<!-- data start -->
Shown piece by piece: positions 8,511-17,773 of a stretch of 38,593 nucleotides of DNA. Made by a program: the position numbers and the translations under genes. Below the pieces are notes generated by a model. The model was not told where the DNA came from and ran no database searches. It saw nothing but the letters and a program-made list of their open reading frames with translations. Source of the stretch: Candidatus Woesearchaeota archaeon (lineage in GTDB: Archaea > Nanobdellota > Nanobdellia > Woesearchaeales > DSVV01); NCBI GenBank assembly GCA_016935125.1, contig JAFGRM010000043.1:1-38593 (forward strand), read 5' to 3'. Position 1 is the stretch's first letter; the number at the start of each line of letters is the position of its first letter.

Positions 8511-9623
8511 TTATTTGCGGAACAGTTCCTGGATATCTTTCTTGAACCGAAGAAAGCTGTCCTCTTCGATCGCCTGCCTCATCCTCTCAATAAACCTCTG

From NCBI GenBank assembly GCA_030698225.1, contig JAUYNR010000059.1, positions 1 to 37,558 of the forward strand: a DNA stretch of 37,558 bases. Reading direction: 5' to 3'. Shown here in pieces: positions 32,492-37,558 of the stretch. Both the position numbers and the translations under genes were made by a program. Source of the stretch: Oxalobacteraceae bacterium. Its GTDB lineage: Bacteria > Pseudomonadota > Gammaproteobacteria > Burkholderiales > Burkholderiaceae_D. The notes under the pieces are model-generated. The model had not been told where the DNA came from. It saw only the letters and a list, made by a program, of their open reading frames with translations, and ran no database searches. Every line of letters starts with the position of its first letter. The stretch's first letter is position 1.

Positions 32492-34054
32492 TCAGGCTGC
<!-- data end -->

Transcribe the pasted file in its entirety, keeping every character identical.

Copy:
Shown piece by piece: positions 8,511-17,773 of a stretch of 38,593 nucleotides of DNA. Made by a program: the position numbers and the translations under genes. Below the pieces are notes generated by a model. The model was not told where the DNA came from and ran no database searches. It saw nothing but the letters and a program-made list of their open reading frames with translations. Source of the stretch: Candidatus Woesearchaeota archaeon (lineage in GTDB: Archaea > Nanobdellota > Nanobdellia > Woesearchaeales > DSVV01); NCBI GenBank assembly GCA_016935125.1, contig JAFGRM010000043.1:1-38593 (forward strand), read 5' to 3'. Position 1 is the stretch's first letter; the number at the start of each line of letters is the position of its first letter.

Positions 8511-9623
8511 TTATTTGCGGAACAGTTCCTGGATATCTTTCTTGAACCGAAGAAAGCTGTCCTCTTCGATCGCCTGCCTCATCCTCTCAATAAACCTCTG

From NCBI GenBank assembly GCA_030698225.1, contig JAUYNR010000059.1, positions 1 to 37,558 of the forward strand: a DNA stretch of 37,558 bases. Reading direction: 5' to 3'. Shown here in pieces: positions 32,492-37,558 of the stretch. Both the position numbers and the translations under genes were made by a program. Source of the stretch: Oxalobacteraceae bacterium. Its GTDB lineage: Bacteria > Pseudomonadota > Gammaproteobacteria > Burkholderiales > Burkholderiaceae_D. The notes under the pieces are model-generated. The model had not been told where the DNA came from. It saw only the letters and a list, made by a program, of their open reading frames with translations, and ran no database searches. Every line of letters starts with the position of its first letter. The stretch's first letter is position 1.

Positions 32492-34054
32492 TCAGGCTGC